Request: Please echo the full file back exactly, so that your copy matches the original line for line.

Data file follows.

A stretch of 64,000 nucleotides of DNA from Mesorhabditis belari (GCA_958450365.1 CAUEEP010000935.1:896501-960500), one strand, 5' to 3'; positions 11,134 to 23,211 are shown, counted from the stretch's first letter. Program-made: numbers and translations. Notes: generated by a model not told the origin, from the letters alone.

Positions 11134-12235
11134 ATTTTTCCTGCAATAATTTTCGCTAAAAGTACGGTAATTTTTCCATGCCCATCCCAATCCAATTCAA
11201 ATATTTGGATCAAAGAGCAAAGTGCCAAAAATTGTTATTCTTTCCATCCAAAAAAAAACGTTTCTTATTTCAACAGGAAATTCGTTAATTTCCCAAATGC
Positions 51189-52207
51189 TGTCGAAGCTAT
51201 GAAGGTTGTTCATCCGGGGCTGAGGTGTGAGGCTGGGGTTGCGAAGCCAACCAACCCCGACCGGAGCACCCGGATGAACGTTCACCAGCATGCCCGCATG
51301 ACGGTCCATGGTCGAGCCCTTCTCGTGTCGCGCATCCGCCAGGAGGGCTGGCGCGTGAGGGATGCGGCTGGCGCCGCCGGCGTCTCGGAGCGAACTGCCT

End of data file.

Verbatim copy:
A stretch of 64,000 nucleotides of DNA from Mesorhabditis belari (GCA_958450365.1 CAUEEP010000935.1:896501-960500), one strand, 5' to 3'; positions 11,134 to 23,211 are shown, counted from the stretch's first letter. Program-made: numbers and translations. Notes: generated by a model not told the origin, from the letters alone.

Positions 11134-12235
11134 ATTTTTCCTGCAATAATTTTCGCTAAAAGTACGGTAATTTTTCCATGCCCATCCCAATCCAATTCAA
11201 ATATTTGGATCAAAGAGCAAAGTGCCAAAAATTGTTATTCTTTCCATCCAAAAAAAAACGTTTCTTATTTCAACAGGAAATTCGTTAATTTCCCAAATGC
Positions 51189-52207
51189 TGTCGAAGCTAT
51201 GAAGGTTGTTCATCCGGGGCTGAGGTGTGAGGCTGGGGTTGCGAAGCCAACCAACCCCGACCGGAGCACCCGGATGAACGTTCACCAGCATGCCCGCATG
51301 ACGGTCCATGGTCGAGCCCTTCTCGTGTCGCGCATCCGCCAGGAGGGCTGGCGCGTGAGGGATGCGGCTGGCGCCGCCGGCGTCTCGGAGCGAACTGCCT